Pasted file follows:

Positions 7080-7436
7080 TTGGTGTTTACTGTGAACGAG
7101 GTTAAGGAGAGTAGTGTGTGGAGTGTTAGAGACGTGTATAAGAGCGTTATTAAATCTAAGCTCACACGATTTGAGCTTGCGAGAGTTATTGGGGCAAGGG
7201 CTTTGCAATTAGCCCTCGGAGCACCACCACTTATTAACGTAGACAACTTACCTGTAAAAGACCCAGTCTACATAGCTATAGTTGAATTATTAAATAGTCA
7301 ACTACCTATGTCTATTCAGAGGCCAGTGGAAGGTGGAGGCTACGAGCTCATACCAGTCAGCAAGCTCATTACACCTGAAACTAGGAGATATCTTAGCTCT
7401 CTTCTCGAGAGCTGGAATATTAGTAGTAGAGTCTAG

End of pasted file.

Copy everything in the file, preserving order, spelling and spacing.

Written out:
Positions 7080-7436
7080 TTGGTGTTTACTGTGAACGAG
7101 GTTAAGGAGAGTAGTGTGTGGAGTGTTAGAGACGTGTATAAGAGCGTTATTAAATCTAAGCTCACACGATTTGAGCTTGCGAGAGTTATTGGGGCAAGGG
7201 CTTTGCAATTAGCCCTCGGAGCACCACCACTTATTAACGTAGACAACTTACCTGTAAAAGACCCAGTCTACATAGCTATAGTTGAATTATTAAATAGTCA
7301 ACTACCTATGTCTATTCAGAGGCCAGTGGAAGGTGGAGGCTACGAGCTCATACCAGTCAGCAAGCTCATTACACCTGAAACTAGGAGATATCTTAGCTCT
7401 CTTCTCGAGAGCTGGAATATTAGTAGTAGAGTCTAG